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Once the paintings had dried, we dipped the scourer into some glue and repeated the printing action to spread some glue onto the painting. The children sprinkled glitter onto the glue.

We ended up with beautiful paintings which were sparkly.
CAPS Outcomes

Subject: Life Skills 
Study area: Creative arts
Create in 2D
• Fine-motor and sensory co-ordination: (eye-hand-mind) manipulation of scissors and other tools and equipment.

Create in 2D
• Painting: use pre-mixed tempera paint or coloured inks or dyes in primary and secondary colours to respond to the week’s topic
• Simple printmaking techniques to create informal pattern
• Art elements: informal experience and use of shape in drawing and painting
• Use colour to create pattern

Subject: Languages (Home)
Skill: Handwriting
• Develops small muscles and fine motor control skills
• Develops eye- hand co-ordination through play e.g. drawing and painting

 

 

 

 

Printing and painting – with corrugated cardboard

Corrugated cardboard painting and printing

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Themes:
Books and paper, colours, dinosaurs and fish  (do the printing over a dinosaur/ fish shape or cut it into a dinosaur/fish shape when dry), recycling and caring for the environment by using used packaging material and shapes (cut into different shapes to print with) and hands.

You will need:
• Corrugated cardboard – thin ridges are more effective. Don’t make the pieces too big. They need to fit easily onto an A4 paper. I used some packaging cardboard  used to send a parcel. I was going to discard it.
• A 4 paper
• Paint – a few colours. Thick powder paint or ready mixed works best
• Paintbrushes
• Optional: Stapler if you want to attach the cardboard to the paper at the end

Process:
I cut the cardboard into smaller sizes to fit an A4 page with ease. The children painted the ridges of the cardboard (encourage this instead of painting in the ‘valleys’ or dips of the cardboard.) Using several colours gives a good end product.
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Once most of the cardboard was painted, the children carefully lifted the cardboard and placed it paint side down onto the paper.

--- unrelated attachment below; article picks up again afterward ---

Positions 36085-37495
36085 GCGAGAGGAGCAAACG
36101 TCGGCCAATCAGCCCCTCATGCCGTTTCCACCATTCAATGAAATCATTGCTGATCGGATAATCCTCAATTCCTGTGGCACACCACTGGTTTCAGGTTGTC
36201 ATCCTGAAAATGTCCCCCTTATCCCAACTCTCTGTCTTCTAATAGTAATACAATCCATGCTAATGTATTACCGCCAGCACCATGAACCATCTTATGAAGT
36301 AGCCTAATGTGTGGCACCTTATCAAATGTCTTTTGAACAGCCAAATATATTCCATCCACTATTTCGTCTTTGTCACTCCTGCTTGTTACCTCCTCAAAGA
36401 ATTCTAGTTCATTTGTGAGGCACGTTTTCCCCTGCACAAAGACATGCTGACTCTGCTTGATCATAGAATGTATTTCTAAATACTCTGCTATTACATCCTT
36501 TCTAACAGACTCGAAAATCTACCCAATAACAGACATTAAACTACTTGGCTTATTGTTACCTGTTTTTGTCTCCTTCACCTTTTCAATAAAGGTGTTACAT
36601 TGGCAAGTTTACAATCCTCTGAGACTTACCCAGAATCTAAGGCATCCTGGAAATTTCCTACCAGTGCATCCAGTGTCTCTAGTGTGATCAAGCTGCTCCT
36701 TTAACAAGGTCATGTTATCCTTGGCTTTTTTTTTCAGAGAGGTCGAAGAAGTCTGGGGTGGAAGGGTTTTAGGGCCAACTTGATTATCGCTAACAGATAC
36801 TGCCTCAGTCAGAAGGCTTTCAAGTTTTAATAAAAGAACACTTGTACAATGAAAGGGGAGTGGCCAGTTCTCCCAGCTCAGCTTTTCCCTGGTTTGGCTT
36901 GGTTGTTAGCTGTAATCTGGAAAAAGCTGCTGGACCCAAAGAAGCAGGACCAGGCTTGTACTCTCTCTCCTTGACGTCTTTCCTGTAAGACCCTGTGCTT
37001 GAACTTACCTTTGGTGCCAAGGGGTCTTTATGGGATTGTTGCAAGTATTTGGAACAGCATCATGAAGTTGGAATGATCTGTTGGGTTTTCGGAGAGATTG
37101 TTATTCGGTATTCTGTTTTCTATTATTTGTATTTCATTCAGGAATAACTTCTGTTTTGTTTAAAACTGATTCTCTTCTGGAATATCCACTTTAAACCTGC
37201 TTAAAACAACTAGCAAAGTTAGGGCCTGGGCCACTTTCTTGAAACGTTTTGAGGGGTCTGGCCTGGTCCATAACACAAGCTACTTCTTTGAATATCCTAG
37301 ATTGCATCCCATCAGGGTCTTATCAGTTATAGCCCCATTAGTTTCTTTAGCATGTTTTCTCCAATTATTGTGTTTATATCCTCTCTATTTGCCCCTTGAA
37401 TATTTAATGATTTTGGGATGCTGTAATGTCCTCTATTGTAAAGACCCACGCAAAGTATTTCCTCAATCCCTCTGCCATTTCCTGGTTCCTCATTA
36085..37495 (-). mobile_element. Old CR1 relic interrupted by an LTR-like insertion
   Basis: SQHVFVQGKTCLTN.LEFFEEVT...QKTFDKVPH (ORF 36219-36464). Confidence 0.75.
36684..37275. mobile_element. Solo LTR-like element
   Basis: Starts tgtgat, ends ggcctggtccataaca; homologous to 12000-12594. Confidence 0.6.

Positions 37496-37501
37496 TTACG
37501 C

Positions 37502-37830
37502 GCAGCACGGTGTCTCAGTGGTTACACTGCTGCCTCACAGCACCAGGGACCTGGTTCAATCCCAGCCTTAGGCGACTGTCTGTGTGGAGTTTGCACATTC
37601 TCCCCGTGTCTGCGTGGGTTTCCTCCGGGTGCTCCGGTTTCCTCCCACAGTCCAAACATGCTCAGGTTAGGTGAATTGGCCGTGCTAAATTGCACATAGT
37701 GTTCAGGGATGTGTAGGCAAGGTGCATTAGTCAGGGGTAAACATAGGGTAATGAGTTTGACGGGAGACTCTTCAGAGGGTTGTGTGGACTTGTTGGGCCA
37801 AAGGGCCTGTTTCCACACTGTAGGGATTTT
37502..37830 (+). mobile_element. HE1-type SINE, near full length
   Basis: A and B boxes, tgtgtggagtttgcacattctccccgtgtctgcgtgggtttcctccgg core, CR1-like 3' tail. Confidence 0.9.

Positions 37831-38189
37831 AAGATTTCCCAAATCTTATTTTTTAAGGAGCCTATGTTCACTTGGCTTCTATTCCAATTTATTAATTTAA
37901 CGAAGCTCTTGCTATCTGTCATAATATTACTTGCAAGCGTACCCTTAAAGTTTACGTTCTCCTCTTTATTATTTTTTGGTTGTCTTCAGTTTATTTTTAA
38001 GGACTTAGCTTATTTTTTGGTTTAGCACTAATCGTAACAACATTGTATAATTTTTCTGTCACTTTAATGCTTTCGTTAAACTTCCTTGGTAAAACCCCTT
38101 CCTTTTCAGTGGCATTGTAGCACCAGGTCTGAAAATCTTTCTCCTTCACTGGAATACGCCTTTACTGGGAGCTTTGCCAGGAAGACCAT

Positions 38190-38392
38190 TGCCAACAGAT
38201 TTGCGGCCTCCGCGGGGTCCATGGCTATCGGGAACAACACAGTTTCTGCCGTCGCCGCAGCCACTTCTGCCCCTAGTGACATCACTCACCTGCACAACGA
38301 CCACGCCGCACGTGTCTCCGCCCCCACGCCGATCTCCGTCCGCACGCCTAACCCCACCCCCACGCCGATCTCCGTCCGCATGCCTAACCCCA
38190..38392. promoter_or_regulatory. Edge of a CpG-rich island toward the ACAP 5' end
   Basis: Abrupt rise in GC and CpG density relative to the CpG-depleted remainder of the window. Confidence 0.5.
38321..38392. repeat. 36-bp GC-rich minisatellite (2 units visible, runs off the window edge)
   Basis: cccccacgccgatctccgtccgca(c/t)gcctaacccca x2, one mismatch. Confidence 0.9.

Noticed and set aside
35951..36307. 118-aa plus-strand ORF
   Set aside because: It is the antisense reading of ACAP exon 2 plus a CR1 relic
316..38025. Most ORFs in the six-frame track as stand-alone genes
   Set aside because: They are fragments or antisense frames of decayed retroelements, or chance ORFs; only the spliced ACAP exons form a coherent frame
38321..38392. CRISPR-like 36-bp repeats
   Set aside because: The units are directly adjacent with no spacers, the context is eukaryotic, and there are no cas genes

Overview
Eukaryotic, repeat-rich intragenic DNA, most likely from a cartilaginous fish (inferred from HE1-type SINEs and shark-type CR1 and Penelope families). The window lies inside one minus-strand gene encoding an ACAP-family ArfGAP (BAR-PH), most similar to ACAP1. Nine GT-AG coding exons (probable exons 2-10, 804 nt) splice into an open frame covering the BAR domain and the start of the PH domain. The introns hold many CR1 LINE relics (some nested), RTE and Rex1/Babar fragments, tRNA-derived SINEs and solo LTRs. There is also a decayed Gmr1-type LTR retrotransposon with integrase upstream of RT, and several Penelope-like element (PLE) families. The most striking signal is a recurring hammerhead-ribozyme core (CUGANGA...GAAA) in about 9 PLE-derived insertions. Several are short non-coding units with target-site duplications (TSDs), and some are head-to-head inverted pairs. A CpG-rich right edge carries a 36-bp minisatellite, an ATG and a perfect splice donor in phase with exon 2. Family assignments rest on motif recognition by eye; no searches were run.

Using the flat of their hands, the children rubbed the back of the cardboard firmly to make a print.
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They lifted the cardboard carefully and you have lovely multi coloured painting/print.
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The children repeated the print without adding more paint and placed the next print at an angle to the original print.
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More paint can be applied to the cardboard and more prints can be taken.
Once the printing was over I stapled the cardboard painting to the end of the print.
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We had so much fun creating these prints.

The children wanted to make several! Have fun.

CAPS outcomes
Subjects, study areas, skills, content and integration
Life Skills   Study area: Creative arts
Create in 2D
• Drawing and painting using the week’s topic

Create in 3D (constructing)
• Fine-motor and sensory co-ordination: (eye-hand-mind) manipulation of scissors and other tools and equipment.
• Encourage development of skills through manipulation of the materials
• Simple printmaking techniques to create informal pattern
Art extra’s
• Variation of paper size and format: encourage working in different scales
• Informal use of art elements shape and colour in drawing and painting in response to week’s topic

Integration: Subject: Home language
Skill: Handwriting
• Uses a range of writing tools e.g. paint brushes, wax crayons etc.
• Develops eye- hand co-ordination through play e.g. drawing and painting
• Develops fine motor control using scissors to cut on bold outlined pictures and shapes etc
• Develops small muscles skills through finger play, e.g. play dough

     

Autumn leaves – cutting



Themes
:Autumn, Leaves, Trees, Hands

I saw this idea on Pinterest and adapted it to use with my autumn theme.

I recently purchased some yellow contact sticky paper on sale. Clear contact paper will be effective too.
I drew an outline of a leaf using a black koki pen. I folded the edge over so it would be quick and easy to pull off the paper for the children when I set out the activity.